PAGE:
Updated: October 29, 2014 5:53:48 pm
An unmanned U.S. supply rocket exploded shortly after lifting off from a commercial launch pad in Virginia, the first disaster since NASA turned to private operators to run cargo to the International Space Station.
The 14-story Antares rocket, built and launched by Orbital Sciences Corp, blasted off from the Wallops Flight Facility at 2222 GMT on Tuesday but burst into flames moments later and plunged back to the ground in a massive ball of fire and smoke.
No one was hurt in the crash, authorities said. The craft was carrying a Cygnus cargo ship bound for the station, a $100 billion research laboratory owned and operated by 15 nations that orbits about 260 miles (418 km) above Earth.
Another resupply vehicle, the unmanned Russian Progress spacecraft, successfully launched from the Baikonur Cosmodrome in Kazakhstan just hours later with nearly 3 tons of food, fuel and supplies. That craft was due to reach the station later on Wednesday.
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The loss of the Cygnus supply vessel posed no immediate problem for the orbiting team of six crew members – two NASA astronauts, one from the European Space Agency and three Russian cosmonauts – officials said.
“There was no cargo that was absolutely critical to us that was lost on that flight. The crew is in no danger,” NASA Associate Administrator William Gerstenmaier said.
The cause of the mishap was under investigation, said Frank Culbertson, Orbital Sciences executive vice president.
Russia’s Roskomos space agency said it was ready to help ferry extra U.S. cargo to the International Space Station if NASA requested such assistance.
“If we get a request to urgently deliver some U.S. cargo to the ISS with the help of our freighter, we will satisfy it,” RIA news agency quoted a senior Roskosmos official, Alexei Krasnov, as saying. “But there has been no such request for now.”
Cygnus had been due to loiter in orbit until Nov. 2, then fly to the station so astronauts could use a robotic crane to snare the capsule and attach it to a berthing port.
The station, a $100 billion research laboratory owned and operated by 15 nations, orbits about 260 miles (418 km) above Earth. It is overseen by Russia and the United States, whose relations are at a low ebb over the Ukraine crisis.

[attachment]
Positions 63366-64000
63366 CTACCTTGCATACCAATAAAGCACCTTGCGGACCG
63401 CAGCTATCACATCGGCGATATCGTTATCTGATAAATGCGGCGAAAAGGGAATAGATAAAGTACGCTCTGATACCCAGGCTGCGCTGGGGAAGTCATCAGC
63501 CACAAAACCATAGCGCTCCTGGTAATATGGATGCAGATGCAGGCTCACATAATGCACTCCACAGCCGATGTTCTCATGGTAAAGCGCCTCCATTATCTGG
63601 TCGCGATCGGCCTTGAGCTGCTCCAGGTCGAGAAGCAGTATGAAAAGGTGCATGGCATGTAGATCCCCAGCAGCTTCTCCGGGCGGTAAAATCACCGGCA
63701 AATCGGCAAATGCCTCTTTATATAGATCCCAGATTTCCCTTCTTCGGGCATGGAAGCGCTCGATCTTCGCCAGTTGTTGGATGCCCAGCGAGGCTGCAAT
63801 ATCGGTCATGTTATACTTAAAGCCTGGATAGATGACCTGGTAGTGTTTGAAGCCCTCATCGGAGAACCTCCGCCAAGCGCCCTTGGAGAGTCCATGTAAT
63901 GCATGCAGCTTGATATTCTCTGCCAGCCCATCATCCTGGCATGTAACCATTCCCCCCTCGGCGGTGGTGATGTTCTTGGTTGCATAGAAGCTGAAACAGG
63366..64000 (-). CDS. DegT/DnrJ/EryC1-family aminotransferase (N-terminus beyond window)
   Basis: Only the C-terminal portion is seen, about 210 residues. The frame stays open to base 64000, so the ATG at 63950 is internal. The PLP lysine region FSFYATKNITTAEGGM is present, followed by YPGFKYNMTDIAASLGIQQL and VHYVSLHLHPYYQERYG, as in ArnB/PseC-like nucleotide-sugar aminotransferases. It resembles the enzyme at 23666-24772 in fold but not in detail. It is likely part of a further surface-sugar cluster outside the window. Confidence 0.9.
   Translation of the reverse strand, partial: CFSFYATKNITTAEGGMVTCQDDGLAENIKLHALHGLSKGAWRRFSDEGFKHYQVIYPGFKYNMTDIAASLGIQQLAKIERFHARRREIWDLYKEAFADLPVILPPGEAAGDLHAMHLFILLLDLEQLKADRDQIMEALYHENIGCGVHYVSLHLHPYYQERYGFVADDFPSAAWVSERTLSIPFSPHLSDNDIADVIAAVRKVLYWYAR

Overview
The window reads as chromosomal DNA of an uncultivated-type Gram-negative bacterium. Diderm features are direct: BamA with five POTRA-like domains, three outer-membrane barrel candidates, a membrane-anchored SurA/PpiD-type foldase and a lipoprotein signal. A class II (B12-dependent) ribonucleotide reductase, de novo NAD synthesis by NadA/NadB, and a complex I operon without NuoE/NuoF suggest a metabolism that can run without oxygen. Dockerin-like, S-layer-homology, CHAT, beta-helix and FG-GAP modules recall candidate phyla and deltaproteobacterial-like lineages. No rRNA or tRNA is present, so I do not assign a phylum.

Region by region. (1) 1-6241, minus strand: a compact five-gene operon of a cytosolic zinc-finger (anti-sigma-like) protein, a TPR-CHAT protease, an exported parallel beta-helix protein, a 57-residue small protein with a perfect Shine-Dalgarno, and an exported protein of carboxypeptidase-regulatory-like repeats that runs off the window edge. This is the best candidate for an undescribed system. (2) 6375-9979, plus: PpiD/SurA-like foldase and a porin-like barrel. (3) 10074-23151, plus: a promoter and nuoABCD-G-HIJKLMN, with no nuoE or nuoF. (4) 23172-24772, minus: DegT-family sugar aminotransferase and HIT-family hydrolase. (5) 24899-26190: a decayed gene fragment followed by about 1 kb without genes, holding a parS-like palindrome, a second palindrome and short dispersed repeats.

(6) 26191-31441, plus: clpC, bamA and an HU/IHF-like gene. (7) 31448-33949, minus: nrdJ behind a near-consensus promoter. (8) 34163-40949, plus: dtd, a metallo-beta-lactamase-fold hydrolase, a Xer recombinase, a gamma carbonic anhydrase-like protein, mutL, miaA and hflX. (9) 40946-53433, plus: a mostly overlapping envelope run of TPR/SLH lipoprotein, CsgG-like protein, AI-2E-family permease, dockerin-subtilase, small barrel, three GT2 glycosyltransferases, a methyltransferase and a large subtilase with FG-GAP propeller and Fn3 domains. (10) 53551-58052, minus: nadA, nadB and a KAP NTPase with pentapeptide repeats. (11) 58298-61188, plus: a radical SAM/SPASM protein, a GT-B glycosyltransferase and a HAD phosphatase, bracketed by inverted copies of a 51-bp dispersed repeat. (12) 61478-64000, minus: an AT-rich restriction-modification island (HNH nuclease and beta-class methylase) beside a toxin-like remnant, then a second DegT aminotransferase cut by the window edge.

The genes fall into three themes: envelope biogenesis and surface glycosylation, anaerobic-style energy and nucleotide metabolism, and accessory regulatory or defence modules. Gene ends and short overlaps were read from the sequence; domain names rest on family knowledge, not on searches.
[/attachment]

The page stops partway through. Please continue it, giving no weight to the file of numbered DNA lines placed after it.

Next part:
Footage of Tuesday’s launch showed the Antares rising slowly into the night sky as flames suddenly engulfed the rocket, about 11 seconds after liftoff, before the vehicle sank back downward.
Ronda Miller, manager of the Ocean Deli in Wallops Island, Virginia, told Reuters she felt the force of the blast from the eatery, about 5 miles (8 km) from the launch pad.
“We were standing outside waiting for it to launch and we saw bright red, and then we saw a big black cloud, and it shook the whole building where we work,” Miller said.
Orbital Sciences stock fell 15.5 percent to a two-month low of $25.65 in after-hours trade.
The Cygnus mission was non-military, but the company’s Antares program manager, Mike Pinkston, said the craft included “some classified cryptographic equipment, so we do need to maintain the area around the debris in a secure manner”.
RUSSIAN ROCKET ENGINES
The accident renewed questions about the use of Russian engines in U.S. rockets.
The Antares is powered by the AJ-26 engine built by GenCorp Inc division Aerojet Rocketdyne. In May, an AJ-26 exploded during a ground test at NASA’s Stennis Space Center in Mississippi.
Orbital Sciences and Aerojet have not yet released the cause of that engine failure.
Congress has been more concerned about Russian-made RD-180 engines that power United Launch Alliance’s Atlas 5 rockets, used primarily to fly U.S. military satellites.
The RD-180 has had no technical problems, but Russia has threatened to suspend exports in response to U.S. trade sanctions prompted by Moscow’s annexation of Ukraine’s Crimea region. United Launch Alliance is a partnership of Lockheed Martin and Boeing.
It was unclear how much Tuesday’s explosion would cost Orbital Sciences, whose flight was partly insured. The rocket itself and the cargo ship it carried were valued at $200 million, Culbertson said.
NASA officials said damage on the ground appeared limited to the launch facility, but its full extent was not immediately known.
Culbertson told reporters on a conference call that the pad was the only one certified for launching the Antares rocket, so its repair was a top priority, adding: “We will not fly until we understand the root cause and the corrective action to make sure this doesn’t happen again.”
The Antares rocket has been launched successfully on four prior missions. Tuesday’s launch attempt had been delayed a day after a boat sailed into a restricted safety zone beneath the rocket’s intended flight path.
Virginia-based Orbital Sciences is one of two companies NASA has hired to fly cargo to the station after the space shuttles were retired. Tuesday’s planned flight was to be the third of eight under the company’s $1.9 billion contract with NASA.
The second U.S. supply line to the station is run by privately owned Space Exploration Technologies, or SpaceX, which is preparing for its fourth flight under a separate $1.6 billion NASA contract, slated for Dec. 9.
The Cygnus carried a prototype satellite owned by Redmond, Washington-based startup Planetary Resources Inc., which is developing technology to mine asteroids. The company said it still planned to have a second vehicle included on a U.S. commercial launch in 2015.
Orbital Sciences is in the midst of merging with Alliant Techsystems Inc’s Aerospace and Defense division, a deal that analysts expect to close sometime early next year.
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